A vitamin is an organic compound required as an essential nutrient. It is generally needed in tiny amounts. Vitamins are needed for a variety of biochemical pathways and because we are unable to produce the molecule, within our body, we must rely upon external sources for the needed molecules. We obtain these needed molecules from the environment. For example, we need Vitamin C in our diet, but many other animals do not, they can and do synthesize the molecule.
Vitamins have diverse biochemical functions within our body. Some have hormone-like functions, like vitamin D (regulates calcium metabolism). Some act as regulators of cell and tissue growth and differentiation such as some forms of vitamin A. Others function as antioxidants (such as vitamin E and C). The vitamins within the B complex group generally act as co-enzymes, interacting with other factors to influence metabolism.
Until the mid-1930s vitamins were obtained solely by the foods consumed. They were not available over-the-counter until the B complex group was extracted from yeast. Through the years, thirteen separate vitamins have been isolated and are now sold in the marketplace.
The following is a list of known vitamins, their date of discovery, name and extraction source:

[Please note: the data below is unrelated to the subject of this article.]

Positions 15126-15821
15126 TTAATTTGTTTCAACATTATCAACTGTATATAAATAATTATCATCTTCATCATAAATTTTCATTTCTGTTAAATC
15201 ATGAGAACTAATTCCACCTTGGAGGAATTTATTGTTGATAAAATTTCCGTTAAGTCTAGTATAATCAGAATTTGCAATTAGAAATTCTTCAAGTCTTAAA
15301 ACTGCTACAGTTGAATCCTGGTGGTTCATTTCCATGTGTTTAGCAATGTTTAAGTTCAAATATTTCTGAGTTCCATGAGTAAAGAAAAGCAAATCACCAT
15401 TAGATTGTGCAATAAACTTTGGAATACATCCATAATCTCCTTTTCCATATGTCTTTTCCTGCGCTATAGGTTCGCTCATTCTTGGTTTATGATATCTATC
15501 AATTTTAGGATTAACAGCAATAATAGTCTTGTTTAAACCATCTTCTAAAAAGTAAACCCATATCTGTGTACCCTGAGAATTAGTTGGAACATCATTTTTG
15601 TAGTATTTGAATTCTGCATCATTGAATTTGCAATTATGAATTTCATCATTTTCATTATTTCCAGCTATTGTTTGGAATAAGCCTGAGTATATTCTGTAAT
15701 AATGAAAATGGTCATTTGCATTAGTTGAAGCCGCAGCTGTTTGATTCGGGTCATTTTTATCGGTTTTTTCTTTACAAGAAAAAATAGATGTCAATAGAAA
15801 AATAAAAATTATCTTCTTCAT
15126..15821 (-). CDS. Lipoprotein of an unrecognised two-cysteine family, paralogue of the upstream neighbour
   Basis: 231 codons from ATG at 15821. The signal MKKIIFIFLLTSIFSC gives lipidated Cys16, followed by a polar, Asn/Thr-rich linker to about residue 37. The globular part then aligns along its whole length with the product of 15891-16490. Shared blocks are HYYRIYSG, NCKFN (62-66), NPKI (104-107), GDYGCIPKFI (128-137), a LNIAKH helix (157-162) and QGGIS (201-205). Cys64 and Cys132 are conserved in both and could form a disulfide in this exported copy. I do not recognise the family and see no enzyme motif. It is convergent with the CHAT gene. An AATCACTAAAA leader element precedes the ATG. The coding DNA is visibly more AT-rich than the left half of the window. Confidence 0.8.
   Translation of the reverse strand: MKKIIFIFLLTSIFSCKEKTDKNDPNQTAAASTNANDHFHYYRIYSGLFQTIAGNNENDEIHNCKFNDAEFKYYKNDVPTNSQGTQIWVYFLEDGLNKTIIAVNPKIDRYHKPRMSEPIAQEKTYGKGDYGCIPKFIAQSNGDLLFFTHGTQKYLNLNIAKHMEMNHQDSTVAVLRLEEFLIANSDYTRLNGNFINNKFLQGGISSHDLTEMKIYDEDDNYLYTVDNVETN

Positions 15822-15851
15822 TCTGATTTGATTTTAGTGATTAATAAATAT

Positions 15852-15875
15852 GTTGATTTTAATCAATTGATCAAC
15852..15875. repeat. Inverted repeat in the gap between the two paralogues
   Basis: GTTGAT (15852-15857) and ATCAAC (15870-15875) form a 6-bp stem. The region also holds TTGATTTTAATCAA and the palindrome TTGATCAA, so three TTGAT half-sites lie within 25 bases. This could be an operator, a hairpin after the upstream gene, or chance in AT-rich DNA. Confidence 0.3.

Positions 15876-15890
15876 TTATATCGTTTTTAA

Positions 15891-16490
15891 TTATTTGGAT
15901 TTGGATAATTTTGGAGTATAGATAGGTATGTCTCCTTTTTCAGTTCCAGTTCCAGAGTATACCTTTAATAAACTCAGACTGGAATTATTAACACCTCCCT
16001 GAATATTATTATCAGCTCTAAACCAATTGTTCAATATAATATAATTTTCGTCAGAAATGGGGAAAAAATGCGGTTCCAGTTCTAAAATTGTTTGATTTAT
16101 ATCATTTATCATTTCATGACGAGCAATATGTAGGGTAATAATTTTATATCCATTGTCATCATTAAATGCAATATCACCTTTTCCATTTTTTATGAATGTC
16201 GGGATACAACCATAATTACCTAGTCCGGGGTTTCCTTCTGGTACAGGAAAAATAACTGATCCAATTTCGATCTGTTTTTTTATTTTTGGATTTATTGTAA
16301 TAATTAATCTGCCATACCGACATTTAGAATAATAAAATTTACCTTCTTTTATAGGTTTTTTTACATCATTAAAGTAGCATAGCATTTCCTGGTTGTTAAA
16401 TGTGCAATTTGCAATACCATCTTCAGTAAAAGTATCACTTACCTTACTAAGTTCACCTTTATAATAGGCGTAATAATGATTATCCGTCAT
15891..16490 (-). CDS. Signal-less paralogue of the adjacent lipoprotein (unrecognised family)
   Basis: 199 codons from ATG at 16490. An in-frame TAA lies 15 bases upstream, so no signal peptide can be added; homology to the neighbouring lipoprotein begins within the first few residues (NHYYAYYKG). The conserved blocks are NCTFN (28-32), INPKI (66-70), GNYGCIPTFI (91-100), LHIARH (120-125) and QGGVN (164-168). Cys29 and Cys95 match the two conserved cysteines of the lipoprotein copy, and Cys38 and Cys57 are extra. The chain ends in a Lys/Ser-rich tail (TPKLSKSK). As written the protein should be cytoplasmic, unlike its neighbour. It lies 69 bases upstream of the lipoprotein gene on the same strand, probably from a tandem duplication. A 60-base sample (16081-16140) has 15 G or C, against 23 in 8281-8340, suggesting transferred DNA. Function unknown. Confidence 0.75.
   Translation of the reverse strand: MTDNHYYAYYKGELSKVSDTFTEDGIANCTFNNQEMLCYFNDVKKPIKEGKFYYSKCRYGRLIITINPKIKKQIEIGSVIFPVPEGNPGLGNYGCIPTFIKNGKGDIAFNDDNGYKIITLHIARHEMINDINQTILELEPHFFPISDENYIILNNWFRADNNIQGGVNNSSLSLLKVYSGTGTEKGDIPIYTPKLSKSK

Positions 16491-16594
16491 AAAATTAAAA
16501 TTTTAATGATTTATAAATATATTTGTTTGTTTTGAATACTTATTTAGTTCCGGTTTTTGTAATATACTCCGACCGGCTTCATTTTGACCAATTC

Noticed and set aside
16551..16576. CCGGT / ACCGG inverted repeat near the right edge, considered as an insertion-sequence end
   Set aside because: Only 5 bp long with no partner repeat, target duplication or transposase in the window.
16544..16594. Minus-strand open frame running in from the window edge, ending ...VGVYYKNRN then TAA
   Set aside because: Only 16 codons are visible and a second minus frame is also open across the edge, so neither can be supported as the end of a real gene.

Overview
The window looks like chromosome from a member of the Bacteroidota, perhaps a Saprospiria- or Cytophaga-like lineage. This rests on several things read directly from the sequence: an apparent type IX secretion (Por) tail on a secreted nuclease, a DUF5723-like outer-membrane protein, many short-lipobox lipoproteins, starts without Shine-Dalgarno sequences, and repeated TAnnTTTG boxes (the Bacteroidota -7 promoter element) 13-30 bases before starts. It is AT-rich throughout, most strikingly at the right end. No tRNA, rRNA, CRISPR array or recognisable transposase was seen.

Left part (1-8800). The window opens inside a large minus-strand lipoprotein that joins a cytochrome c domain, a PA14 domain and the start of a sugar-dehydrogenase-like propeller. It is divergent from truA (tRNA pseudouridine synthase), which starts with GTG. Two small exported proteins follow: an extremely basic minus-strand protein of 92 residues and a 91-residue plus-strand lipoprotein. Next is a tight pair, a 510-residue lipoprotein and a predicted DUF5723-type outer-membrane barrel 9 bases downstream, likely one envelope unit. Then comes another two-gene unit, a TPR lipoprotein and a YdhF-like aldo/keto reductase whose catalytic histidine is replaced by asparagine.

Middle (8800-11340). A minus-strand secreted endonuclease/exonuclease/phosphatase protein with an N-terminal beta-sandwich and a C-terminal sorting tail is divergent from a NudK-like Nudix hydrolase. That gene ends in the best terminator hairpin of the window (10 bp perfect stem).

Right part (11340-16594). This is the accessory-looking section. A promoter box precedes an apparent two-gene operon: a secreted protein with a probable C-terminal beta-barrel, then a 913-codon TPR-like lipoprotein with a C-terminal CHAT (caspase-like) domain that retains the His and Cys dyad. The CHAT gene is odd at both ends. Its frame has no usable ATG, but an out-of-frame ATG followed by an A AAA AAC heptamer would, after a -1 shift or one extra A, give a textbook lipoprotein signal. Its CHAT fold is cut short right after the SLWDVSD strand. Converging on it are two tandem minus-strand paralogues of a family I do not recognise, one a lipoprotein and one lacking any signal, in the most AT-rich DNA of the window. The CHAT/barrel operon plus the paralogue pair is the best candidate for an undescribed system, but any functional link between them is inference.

- 1913, Vitamin A (Retinol), Cod Liver Oil
- 1910, Vitamin B1 (Thiamine), Rice Bran
- 1920, Vitamin C (Ascorbic Acid), Citrus, Fresh Foods
- 1920, Vitamin D (Calciferol), Cod Liver Oil
- 1920, Vitamin B2 (Riboflavin), Meat, Eggs
- 1922, Vitamin E (Tocopherol), Wheat Germ, Veg. oil
- 1926, Vitamin B12 (Cobalamins), Liver, Eggs, Meats
- 1929, Vitamin K1 (Phylloquinone), Leafy Green Veg.
- 1931, Vitamin B5 (Pantothenic A.), Meat & Grains
- 1931, Vitamin B7 (Biotin), Meat, Dairy & Eggs
- 1934, Vitamin B6 (Pyridoxine), Meat, Dairy
- 1936, Vitamin B3 (Niacin), Meat, Eggs & Grain
- 1941, Vitamin B9 (Folic Acid), Leafy Green Veg.
In humans, vitamins are classified as either water soluble or fat soluble. Of the known vitamins, 4 are fat soluble and 9 are water soluble. The following is a list of the known vitamins, their solubility, allowance, deficiency disease, and food source:
A Retinol, Fat, 1 mg, Night-Blindness, Yellow Veg.
B1 Thiamine, Water, 1.2 mg, Beriberi, Grains
B2 Riboflavin, Water, 1.3 mg, Ariboflavinosis, Dairy & Veg.
B3 Niacin, Water, 16 mg, Pellagra, Meat, Nuts
B5 PantothenicA., Water, 5.0 mg, Paresthesia, Meat & Avo.
B6 Pyridoxine, Water, 1.7 mg, Anemia, Meat, Nuts
B7 Biotin, Water, 30 Micro g, Dermatitis, Eggs & Liver
B9 Folic Acid, Water, 400 Micro g, Birth Defects, Cereal & Veg.
B12 Cobalamin, Water, 2.4 Micro g, Anemia, Meat
C Ascorbic Acid, Water, 90 mg, Scurvy, Fruits & Veg.
D Calciferol, Fat, 10 Micro g, Rickets, Fish & Eggs
E Tocopherol, Fat, 15 mg, Mild Anemia, Fruits & Veg.
K Phylloquinone, Fat, 120 Micro g, Bleeding, Eggs & Veg.
The Role of Minerals
To maintain good health, a variety of “macrominerals” or as they are sometimes called “bulk minerals”. Some are structural (needed as a body structural material) and some are electrolytes (important in some physiological role, like muscle contraction). Elements with recommended dietary allowance (RDA) greater than 200 mg/day (mg=milligram) are listed below, along with a brief analysis of their function:
Important Minerals –
Trace Minerals –